Liam McCabe: Graduation fees are a stealth tax on students - time to scrap them

Liam McCabe, NUS Scotland President, highlights new research by the students’ union on graduation fees, showing students can be out of pocket by as much as £225 just for graduating

FOR many students across Scotland, graduations matter a great deal. They represent the culmination of years of hard work, the blood, sweat and tears shed for their education, all of this to walk across that stage, receive their award and celebrate their success. Graduations are a milestone, the end of one chapter and the beginning of another, and NUS Scotland values the role they play in the lives of our members.

But for some across Scotland, graduation comes at a cost. Institutions the length and breadth of Scotland continue to tax by stealth the achievements of their students. 

As we exit the winter graduation diet, we can reveal the true cost of graduation to students in Scotland. Thanks to a Freedom of Information request from NUS Scotland, students can be out of pocket by as much as £225 as a result of winter graduations and their associated costs. 

READ MORE: NUS Scotland calls for "root and branch" reform of financial support for poorest students

The data shows a mixed approach to charging, with specific graduation fees in place at 70 per cent of universities and 16 per cent of colleges. Whilst some may be unsurprised at universities charging for graduation, they will be surprised to find out just how expensive it is due to additional costs. Before a student has even thought about gowns, photographs and other expensive additions, some need to drop £70 just to get a seat in the hall. Even those students who cannot afford their graduation and decide not to attend the ceremony, may yet be charged by their institutions to graduate ‘in abstentia’. This is a miserly, Dickensian practice which should be immediately scrapped.   

Regrettably, in some instances, colleges have followed suit. Graduation fees, masquerading as ‘registration fees’ or mandatory ‘alumni association’ fees, are demanded before students can participate. For college students, many of whom are further education students looking to build a better life for themselves and their dependents, institutions risk souring their education by making them shell out to celebrate one of their greatest accomplishments.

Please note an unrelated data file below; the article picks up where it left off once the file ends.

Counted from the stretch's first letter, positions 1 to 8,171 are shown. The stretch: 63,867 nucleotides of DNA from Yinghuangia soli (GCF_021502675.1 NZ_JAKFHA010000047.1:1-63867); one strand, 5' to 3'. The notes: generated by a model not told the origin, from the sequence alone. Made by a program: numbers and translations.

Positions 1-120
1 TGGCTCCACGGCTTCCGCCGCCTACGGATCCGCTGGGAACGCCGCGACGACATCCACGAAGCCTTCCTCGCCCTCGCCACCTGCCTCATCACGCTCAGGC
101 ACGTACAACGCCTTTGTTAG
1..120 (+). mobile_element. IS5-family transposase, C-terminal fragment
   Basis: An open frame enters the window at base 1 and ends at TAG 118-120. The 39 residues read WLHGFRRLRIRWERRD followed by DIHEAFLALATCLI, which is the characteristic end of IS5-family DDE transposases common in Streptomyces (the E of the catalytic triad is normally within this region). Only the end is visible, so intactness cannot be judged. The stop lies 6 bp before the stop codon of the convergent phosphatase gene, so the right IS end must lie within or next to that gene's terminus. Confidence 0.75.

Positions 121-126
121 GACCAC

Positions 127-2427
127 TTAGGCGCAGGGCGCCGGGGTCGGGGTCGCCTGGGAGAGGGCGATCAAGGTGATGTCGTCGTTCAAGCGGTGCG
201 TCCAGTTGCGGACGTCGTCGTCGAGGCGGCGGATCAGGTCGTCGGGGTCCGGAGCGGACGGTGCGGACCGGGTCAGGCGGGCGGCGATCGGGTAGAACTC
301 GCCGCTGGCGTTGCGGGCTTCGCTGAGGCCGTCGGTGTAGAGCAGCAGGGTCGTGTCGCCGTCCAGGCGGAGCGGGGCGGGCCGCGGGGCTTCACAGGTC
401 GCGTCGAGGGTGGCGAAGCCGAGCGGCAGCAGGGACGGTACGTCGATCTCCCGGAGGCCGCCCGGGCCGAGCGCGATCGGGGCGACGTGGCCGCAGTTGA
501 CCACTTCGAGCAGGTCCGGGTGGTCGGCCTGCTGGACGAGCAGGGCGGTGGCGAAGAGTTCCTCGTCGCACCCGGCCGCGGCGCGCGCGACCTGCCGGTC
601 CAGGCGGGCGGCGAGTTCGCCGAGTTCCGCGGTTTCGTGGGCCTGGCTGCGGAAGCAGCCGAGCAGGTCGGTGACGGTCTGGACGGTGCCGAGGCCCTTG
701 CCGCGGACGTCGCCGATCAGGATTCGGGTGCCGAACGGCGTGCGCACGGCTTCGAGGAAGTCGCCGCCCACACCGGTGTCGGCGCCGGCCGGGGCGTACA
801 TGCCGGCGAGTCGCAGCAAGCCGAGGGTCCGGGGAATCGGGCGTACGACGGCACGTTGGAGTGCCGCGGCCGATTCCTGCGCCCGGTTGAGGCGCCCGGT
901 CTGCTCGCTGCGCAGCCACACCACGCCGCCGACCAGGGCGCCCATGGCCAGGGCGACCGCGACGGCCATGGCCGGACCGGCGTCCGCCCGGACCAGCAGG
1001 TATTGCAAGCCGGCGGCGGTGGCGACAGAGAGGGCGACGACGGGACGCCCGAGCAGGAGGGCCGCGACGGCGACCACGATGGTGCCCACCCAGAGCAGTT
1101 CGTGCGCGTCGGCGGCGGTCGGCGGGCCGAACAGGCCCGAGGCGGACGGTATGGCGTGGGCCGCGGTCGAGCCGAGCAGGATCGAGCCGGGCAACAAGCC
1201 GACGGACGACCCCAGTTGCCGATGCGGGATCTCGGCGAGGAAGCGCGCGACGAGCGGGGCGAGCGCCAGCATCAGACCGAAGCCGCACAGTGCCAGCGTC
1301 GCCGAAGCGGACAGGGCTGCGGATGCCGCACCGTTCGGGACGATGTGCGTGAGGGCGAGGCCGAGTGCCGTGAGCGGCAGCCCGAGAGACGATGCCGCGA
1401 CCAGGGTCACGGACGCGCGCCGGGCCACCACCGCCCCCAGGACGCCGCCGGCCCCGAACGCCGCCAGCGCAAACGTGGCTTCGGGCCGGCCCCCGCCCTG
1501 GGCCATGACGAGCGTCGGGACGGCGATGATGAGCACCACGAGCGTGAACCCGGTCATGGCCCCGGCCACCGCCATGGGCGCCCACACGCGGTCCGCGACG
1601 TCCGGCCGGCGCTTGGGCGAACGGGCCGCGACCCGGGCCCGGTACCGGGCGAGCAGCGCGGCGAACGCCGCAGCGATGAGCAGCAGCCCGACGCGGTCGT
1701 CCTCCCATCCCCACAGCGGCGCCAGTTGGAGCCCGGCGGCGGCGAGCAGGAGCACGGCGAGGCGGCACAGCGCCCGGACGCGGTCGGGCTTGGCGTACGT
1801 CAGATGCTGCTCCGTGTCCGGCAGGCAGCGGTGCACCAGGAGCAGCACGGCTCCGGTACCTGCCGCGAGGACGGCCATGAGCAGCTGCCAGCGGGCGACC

In addition to mandatory graduation fees, many institutions also require students to purchase academic dress and robes from external companies, with some institutions receiving commission on each hire. This nice little kickback many Scottish institutions are collecting might go some way to explaining why many make such robes mandatory at their graduation ceremonies.

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We would appeal to all institutions across the country to reflect on their graduation fee policies and the impact this causes – particularly for the most vulnerable students.

For the students of Scotland who have commuted back and forth, sank thousands of pounds of rent into halls and private accommodation, have lost potential income to participate in education, and subjected themselves to tremendous stress and difficulty, a lack of finance should never be a barrier to any facet of education – including their graduation.  Institutions must ensure that, in future, their graduations are free and accessible to all those who have more than earned the right to celebrate their academic successes.

If Scotland’s institutions are genuinely committed to widening access, and sincerely wish to ensure they are open to all in spite of affluence, we invite them to prove it now by taking action.

Picture courtesy of Laura Kane

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